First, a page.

import pandas as pd

df1 = pd.DataFrame({"col1": [1, 2], "col2": [3, 4]})

# Create a view of the original DataFrame
df2 = df1["col1"]

# Change the value of the view
df2.iloc[0] = 10

# The original DataFrame has been changed
df1
col1 col2
0 10 3
1 2 4

pandas 2.0 offers the option to return a copy instead of a view by default, preventing changes to the copy from affecting the original.

pd.options.mode.copy_on_write = True

df1 = pd.DataFrame({"col1": [1, 2], "col2": [3, 4]})

# Create a copy of the original DataFrame
df2 = df1["col1"]

# Change the value of the copy
df2.iloc[0] = 10

# The original DataFrame has not been changed
df1
col1 col2
0 1 3
1 2 4

4.5.8. Specify Datetime Columns with parse_dates#

Use the parse_dates parameter to specify datetime columns when creating a pandas DataFrame from a CSV, rather than converting columns to datetime post-creation. This keeps the code concise and easier to read.

# Instead of this
import pandas as pd 

df = pd.read_csv('data.csv')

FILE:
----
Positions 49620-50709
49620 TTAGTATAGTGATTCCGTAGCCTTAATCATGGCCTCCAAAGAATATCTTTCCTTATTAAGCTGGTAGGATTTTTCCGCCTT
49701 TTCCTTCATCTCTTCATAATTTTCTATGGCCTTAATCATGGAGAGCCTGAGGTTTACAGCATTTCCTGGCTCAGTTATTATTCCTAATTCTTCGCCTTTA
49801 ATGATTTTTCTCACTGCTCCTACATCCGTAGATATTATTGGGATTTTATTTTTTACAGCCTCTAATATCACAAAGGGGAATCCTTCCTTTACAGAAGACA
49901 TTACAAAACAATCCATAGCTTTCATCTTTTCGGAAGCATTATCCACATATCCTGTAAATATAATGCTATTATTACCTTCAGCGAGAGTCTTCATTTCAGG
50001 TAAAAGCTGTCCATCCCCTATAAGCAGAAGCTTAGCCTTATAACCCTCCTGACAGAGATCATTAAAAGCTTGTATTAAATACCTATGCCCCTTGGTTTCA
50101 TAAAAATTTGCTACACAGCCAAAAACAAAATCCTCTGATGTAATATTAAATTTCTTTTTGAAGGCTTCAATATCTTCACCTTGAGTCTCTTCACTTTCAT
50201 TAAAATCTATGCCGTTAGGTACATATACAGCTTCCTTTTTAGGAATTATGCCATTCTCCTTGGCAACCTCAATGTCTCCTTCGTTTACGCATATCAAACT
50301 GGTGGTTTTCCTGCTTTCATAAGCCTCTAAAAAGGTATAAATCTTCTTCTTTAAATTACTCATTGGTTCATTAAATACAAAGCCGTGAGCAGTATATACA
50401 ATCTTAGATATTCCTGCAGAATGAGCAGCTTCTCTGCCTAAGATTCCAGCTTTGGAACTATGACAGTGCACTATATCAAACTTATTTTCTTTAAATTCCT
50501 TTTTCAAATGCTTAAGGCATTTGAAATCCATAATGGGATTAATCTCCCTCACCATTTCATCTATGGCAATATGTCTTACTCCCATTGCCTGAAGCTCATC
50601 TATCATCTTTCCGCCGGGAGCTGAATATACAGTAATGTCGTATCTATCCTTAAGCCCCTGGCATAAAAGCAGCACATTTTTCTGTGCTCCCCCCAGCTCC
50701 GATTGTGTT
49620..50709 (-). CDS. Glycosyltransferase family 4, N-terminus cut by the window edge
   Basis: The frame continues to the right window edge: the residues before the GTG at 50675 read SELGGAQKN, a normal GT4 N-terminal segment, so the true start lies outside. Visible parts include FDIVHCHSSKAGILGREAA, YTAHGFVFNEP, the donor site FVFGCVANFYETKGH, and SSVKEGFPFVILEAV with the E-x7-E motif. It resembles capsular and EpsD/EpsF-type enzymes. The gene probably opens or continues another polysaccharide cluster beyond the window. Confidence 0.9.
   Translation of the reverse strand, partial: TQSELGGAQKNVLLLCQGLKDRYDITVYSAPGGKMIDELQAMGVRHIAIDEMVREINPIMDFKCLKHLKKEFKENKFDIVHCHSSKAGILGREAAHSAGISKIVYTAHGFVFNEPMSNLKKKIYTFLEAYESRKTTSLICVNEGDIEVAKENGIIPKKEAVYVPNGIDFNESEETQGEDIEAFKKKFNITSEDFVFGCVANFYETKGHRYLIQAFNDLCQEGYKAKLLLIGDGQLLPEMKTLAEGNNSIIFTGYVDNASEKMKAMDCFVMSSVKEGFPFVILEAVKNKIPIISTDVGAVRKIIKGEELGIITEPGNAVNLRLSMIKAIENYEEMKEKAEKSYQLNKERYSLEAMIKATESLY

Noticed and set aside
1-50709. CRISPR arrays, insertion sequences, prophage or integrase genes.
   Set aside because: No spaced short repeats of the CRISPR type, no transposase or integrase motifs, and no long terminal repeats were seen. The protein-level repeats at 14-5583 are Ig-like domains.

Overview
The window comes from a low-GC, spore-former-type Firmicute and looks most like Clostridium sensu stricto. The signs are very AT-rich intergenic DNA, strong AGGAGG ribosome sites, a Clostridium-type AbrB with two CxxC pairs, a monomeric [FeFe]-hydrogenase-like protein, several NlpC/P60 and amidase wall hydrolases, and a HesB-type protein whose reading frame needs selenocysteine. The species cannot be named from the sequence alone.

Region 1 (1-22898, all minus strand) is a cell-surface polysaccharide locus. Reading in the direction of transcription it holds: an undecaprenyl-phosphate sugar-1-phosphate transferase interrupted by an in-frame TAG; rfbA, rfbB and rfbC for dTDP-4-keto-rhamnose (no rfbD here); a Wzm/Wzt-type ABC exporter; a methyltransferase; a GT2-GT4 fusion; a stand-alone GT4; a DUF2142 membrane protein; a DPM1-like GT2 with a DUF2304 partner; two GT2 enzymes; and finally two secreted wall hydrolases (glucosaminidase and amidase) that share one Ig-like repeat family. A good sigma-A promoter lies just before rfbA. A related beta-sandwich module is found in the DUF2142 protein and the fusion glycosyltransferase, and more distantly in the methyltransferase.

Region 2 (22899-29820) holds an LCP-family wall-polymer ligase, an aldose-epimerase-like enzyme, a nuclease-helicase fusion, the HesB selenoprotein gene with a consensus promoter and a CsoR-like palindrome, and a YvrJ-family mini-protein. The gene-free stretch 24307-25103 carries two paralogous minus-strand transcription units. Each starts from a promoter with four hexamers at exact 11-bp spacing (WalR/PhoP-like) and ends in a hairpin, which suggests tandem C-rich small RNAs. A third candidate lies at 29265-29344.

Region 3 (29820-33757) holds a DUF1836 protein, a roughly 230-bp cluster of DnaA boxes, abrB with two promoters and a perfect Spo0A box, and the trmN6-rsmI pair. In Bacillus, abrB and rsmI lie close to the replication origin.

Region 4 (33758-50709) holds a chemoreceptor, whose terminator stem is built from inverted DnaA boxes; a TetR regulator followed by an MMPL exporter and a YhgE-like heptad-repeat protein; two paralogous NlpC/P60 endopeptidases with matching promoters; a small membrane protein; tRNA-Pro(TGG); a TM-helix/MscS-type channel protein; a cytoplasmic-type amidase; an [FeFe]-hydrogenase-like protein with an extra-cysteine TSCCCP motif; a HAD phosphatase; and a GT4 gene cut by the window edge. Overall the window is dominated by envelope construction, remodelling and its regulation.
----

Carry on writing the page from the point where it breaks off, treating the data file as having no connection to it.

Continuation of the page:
print(f'Datatypes before converting to datetime\n{df.dtypes}\n')

df['start_date'] = pd.to_datetime(df['start_date'])
df['end_date'] = pd.to_datetime(df['end_date'])
print(f'Datatypes after converting to datetime\n{df.dtypes}')
Datatypes before converting to datetime
start_date    object
end_date      object
value          int64
dtype: object

Datatypes after converting to datetime
start_date    datetime64[ns]
end_date      datetime64[ns]
value                  int64
dtype: object
# Do this
df = pd.read_csv('data.csv', parse_dates=['start_date', 'end_date'])
df.dtypes
start_date    datetime64[ns]
end_date      datetime64[ns]
value                  int64
dtype: object